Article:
Hugo Van Der Goes – Masters Of Painting

IN the Hospital of Santa Maria Nuova at Florence, founded by Folco Portinari, the father of Dante’s Beatrice, is preserved a large altar-piece by Hugo Van der Goes.

Tommaso Portinari, agent at Bruges for the house of the Medici and the most influential foreigner in that Flemish trading city, cherished a warm affection for his native Florence, and, among other generous acts, presented this votive picture to the hospital. It is in three sections, the central panel representing the adoration of the infant Christ by the Virgin Mary, Joseph, and three shepherds, and a numerous company of angels. The left wing of the picture shows the donor, behind whom are his two boys, with St. Anthony and St. Thomas ; and the right wing presents his wife and daughter with their patron saints, Margaret and Magdalen.

Of all the works produced by this able but unfamiliar painter, the St. Maria Nuova altar-piece, which is mentioned by Vasari, is the only authenticated one remaining.

Conway says of this triptych :

This picture of Master Hugo’s would be of untold value for one thing alone, even if it possessed no other virtues : it is the first picture that really makes us acquainted with the mediaeval peasantry. Nothing is more obvious than that the three shepherds are drawn from life. They are no ideal shepherds ; their horny hands, rough features, and gaping mouths, are proofs of a perfect veracity. The three men in this Nativity, or at all events two of them, are not creations issuing from the moral consciousness of any one. They are reflections of actual persons. Their bent figures tell of their laboring battle with the earth. Their hardened faces have been beaten into that rugged form by nights of exposure, frost, and storm. Whilst the world was going along in its noisy fashion with wars and revolutions, setting up of kings, political intrigues, and tremblings of hope and fear in the hearts of conspicuous but now for the most part forgotten men, peasants such as these were the real heat that kept the whole surface bubbling on the go. But for their careless and continuous labor, kings and feudal systems would have faded in a few days. Yet they are as unrecorded and unobserved (expect for some tyrannous statute of laborers or another) as if the fine gentry, the monks, and the merchants had really been the life at the heart of the whole body politic. Among the multitude of Golden Fleeced heroes, Hanseatic merchants, lords, counts, dukes, and popes, whose likenesses we possess, whose sayings we can know if we care to hunt them up, whose manner of living is recorded in minute detail, these three old shepherds are the only representatives of the far larger and more important body of “silent sufferers and silent workers who kept the world a-going.”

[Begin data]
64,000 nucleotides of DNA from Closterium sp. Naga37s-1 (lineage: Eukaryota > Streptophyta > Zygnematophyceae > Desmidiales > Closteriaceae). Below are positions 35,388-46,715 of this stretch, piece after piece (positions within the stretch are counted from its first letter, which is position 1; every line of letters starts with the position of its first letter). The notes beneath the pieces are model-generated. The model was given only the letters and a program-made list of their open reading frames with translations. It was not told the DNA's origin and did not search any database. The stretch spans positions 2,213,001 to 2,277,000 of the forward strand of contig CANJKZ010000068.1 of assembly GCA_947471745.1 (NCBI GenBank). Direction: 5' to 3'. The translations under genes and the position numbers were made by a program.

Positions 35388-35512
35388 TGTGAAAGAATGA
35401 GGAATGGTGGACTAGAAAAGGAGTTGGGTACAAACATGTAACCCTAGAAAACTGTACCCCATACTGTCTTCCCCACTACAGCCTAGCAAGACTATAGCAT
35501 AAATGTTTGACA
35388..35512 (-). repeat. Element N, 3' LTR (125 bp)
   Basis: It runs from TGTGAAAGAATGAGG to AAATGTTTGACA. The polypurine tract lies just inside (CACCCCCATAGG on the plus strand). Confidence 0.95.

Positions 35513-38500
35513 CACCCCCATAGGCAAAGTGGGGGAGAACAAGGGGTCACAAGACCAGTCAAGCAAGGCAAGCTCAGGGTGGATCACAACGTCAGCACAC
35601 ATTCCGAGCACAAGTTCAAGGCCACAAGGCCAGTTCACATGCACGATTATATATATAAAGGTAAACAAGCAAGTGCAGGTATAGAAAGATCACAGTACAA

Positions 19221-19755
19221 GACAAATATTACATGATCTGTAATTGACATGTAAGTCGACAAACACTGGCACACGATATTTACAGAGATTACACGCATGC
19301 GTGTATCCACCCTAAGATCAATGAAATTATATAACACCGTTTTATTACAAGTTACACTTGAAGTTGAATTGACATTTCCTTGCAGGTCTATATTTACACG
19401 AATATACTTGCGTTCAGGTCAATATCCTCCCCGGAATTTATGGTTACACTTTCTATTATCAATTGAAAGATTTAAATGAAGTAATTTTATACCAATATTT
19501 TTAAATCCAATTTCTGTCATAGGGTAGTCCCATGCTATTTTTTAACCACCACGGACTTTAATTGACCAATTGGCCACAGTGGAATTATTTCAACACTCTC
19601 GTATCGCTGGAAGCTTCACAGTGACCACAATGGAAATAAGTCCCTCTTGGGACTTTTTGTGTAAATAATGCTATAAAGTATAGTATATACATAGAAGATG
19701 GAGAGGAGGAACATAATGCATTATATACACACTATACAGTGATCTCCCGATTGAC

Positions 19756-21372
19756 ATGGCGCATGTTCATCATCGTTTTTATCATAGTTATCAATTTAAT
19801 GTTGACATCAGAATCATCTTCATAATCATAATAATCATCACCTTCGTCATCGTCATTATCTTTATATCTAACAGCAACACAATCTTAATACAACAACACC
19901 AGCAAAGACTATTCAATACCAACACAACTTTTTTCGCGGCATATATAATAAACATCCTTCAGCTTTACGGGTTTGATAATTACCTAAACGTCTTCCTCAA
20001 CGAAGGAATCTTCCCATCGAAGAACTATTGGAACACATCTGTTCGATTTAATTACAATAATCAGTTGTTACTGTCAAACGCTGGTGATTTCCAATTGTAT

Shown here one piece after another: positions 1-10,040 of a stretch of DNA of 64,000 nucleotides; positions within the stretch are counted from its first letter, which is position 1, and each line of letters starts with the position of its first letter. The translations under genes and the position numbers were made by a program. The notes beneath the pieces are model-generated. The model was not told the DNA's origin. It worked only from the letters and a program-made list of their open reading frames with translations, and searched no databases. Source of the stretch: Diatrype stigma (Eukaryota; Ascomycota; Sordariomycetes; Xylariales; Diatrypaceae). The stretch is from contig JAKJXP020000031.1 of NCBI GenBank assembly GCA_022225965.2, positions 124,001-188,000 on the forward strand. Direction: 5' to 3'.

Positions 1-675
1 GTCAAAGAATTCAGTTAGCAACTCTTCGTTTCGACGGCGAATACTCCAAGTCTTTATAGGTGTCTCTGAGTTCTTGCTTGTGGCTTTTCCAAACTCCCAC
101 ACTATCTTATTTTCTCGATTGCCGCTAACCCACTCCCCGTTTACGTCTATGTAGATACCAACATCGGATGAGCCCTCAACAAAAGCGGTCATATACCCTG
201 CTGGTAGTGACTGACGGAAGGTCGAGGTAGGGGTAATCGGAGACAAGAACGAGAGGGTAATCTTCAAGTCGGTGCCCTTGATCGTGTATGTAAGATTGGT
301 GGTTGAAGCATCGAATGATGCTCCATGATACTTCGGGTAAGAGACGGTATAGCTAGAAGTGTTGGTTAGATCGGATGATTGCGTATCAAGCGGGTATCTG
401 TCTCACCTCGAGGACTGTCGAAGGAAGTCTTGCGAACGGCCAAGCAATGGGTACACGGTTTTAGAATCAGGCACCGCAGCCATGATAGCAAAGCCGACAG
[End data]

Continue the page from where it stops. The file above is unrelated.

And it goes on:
Van der Goes, probably born at Ghent about 1405, and a pupil of the Van Eycks, appears to have labored mostly in that city and at Bruges. At one time in his life he was afflicted with attacks of insanity, — caused, according to one account, by an unrequited love, according to another, by religious melancholy, — and retired to a monastery in or near Brussels. One of his fellow monks has left the following account of this episode in the artist’s life.

He says : “I was a novice when Van der Goes entered the convent. He was so famous as a painter that men said his like was not to be found this side of the Alps. In his worldly days he did not belong to the upper classes ; nevertheless, after his reception into the con-vent, and during his novitiate, the prior permitted him many relaxations more suggestive of worldly pleasure than of penance and humiliation, and thus awakened jealousy in many of our brothers. Frequently noble lords, and amongst others the Archduke Maximilian, came to visit him and admire his pictures. At their request he received per-mission to remain and dine with them in the guest-chamber. He was often cast down by attacks of melancholy, especially when he thought of the number of works he still had to finish ; his love of wine, however, was his greatest enemy, and for that at the stranger’s table there was no restraint. In the fifth or sixth year after he had taken the habit, he undertook a journey to Cologne with his brother Nicolas and others. On his return journey he had such an attack of melancholy that he would have Iaid violent hands on him-self had he not been forcibly restrained by his friends. They brought him under restraint to Brussels, and so back to the convent. The prior was called in, and he sought by the sounds of music to lessen Hugo’s passion. For a long time all was useless ; he suffered under the dread that he was a son of dam-nation. At length his condition improved. Thenceforward of his own will he gave up the habit of visiting the guest-chamber and took his meals with the lay brothers.”

Hugo died in 1482, his insanity having disappeared in the meantime.

The picture of the mad painter which we reproduce was painted by Emile Wauters in t872, and exhibited at the Brussels Salon, where it made an immediate sensation, and was purchased by the State for the Brussels museum.

Wauters, who is a pupil of Portaels and Gerome, was born at Brussels in 1846, and has devoted himself to the painting of portraits and of history. The museum of Liege possesses his ” Mary of Burgundy entreating the sheriffs of Ghent to pardon her councillors ; ” while on the staircase of the Brussels Hotel de Ville may be seen his ” Mary of Burgundy swearing to respect the commercial rights of Brussels, 1477,” and “The armed citizens of Brussels demanding the charter from Duke John IV. of Brabant.” An enormous panorama of “Cairo and the Banks of the Nile,” ” Sobieski and his Staff at the Siege of Vienna,” Serpent-charmers of Sokko,” “The Battle of Hastings,” and many other works, attest the talent and the industry of Wauters, whose extraordinary gifts have won him a multiplicity of medals and honors of various kinds.